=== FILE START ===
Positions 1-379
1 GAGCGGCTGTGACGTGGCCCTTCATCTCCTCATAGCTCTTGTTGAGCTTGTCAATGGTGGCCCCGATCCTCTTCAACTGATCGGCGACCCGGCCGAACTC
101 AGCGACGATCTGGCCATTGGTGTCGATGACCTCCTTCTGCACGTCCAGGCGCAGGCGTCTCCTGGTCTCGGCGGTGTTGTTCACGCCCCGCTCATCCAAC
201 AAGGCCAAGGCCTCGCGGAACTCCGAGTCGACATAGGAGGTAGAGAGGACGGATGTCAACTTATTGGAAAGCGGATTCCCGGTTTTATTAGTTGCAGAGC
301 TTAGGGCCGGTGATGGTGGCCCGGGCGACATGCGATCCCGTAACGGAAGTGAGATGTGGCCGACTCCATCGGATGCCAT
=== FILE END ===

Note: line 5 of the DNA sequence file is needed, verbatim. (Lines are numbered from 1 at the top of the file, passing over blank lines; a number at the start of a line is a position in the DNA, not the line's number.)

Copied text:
301 TTAGGGCCGGTGATGGTGGCCCGGGCGACATGCGATCCCGTAACGGAAGTGAGATGTGGCCGACTCCATCGGATGCCAT